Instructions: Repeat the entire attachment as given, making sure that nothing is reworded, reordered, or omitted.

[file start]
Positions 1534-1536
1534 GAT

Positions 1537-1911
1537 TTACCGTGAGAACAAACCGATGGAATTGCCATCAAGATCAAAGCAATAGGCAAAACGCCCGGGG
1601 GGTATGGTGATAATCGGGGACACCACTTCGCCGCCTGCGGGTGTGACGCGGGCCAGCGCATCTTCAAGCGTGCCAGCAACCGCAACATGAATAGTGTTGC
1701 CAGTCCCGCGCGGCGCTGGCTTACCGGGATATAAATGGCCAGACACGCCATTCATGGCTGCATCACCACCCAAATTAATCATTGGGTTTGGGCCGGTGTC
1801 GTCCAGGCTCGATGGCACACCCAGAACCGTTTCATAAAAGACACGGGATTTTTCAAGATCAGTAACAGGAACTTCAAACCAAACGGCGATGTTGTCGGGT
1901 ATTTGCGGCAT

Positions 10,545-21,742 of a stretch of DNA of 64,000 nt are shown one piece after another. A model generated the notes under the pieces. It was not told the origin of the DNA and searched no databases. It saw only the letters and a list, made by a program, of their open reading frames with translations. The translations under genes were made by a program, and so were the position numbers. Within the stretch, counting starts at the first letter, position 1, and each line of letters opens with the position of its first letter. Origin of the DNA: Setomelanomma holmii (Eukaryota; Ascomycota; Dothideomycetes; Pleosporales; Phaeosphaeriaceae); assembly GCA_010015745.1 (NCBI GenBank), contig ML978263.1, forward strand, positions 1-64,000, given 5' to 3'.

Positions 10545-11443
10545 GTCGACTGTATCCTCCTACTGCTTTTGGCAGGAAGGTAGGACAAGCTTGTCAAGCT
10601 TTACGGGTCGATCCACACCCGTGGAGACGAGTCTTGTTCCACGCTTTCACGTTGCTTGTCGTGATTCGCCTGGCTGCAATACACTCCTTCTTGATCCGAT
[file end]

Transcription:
Positions 1534-1536
1534 GAT

Positions 1537-1911
1537 TTACCGTGAGAACAAACCGATGGAATTGCCATCAAGATCAAAGCAATAGGCAAAACGCCCGGGG
1601 GGTATGGTGATAATCGGGGACACCACTTCGCCGCCTGCGGGTGTGACGCGGGCCAGCGCATCTTCAAGCGTGCCAGCAACCGCAACATGAATAGTGTTGC
1701 CAGTCCCGCGCGGCGCTGGCTTACCGGGATATAAATGGCCAGACACGCCATTCATGGCTGCATCACCACCCAAATTAATCATTGGGTTTGGGCCGGTGTC
1801 GTCCAGGCTCGATGGCACACCCAGAACCGTTTCATAAAAGACACGGGATTTTTCAAGATCAGTAACAGGAACTTCAAACCAAACGGCGATGTTGTCGGGT
1901 ATTTGCGGCAT

Positions 10,545-21,742 of a stretch of DNA of 64,000 nt are shown one piece after another. A model generated the notes under the pieces. It was not told the origin of the DNA and searched no databases. It saw only the letters and a list, made by a program, of their open reading frames with translations. The translations under genes were made by a program, and so were the position numbers. Within the stretch, counting starts at the first letter, position 1, and each line of letters opens with the position of its first letter. Origin of the DNA: Setomelanomma holmii (Eukaryota; Ascomycota; Dothideomycetes; Pleosporales; Phaeosphaeriaceae); assembly GCA_010015745.1 (NCBI GenBank), contig ML978263.1, forward strand, positions 1-64,000, given 5' to 3'.

Positions 10545-11443
10545 GTCGACTGTATCCTCCTACTGCTTTTGGCAGGAAGGTAGGACAAGCTTGTCAAGCT
10601 TTACGGGTCGATCCACACCCGTGGAGACGAGTCTTGTTCCACGCTTTCACGTTGCTTGTCGTGATTCGCCTGGCTGCAATACACTCCTTCTTGATCCGAT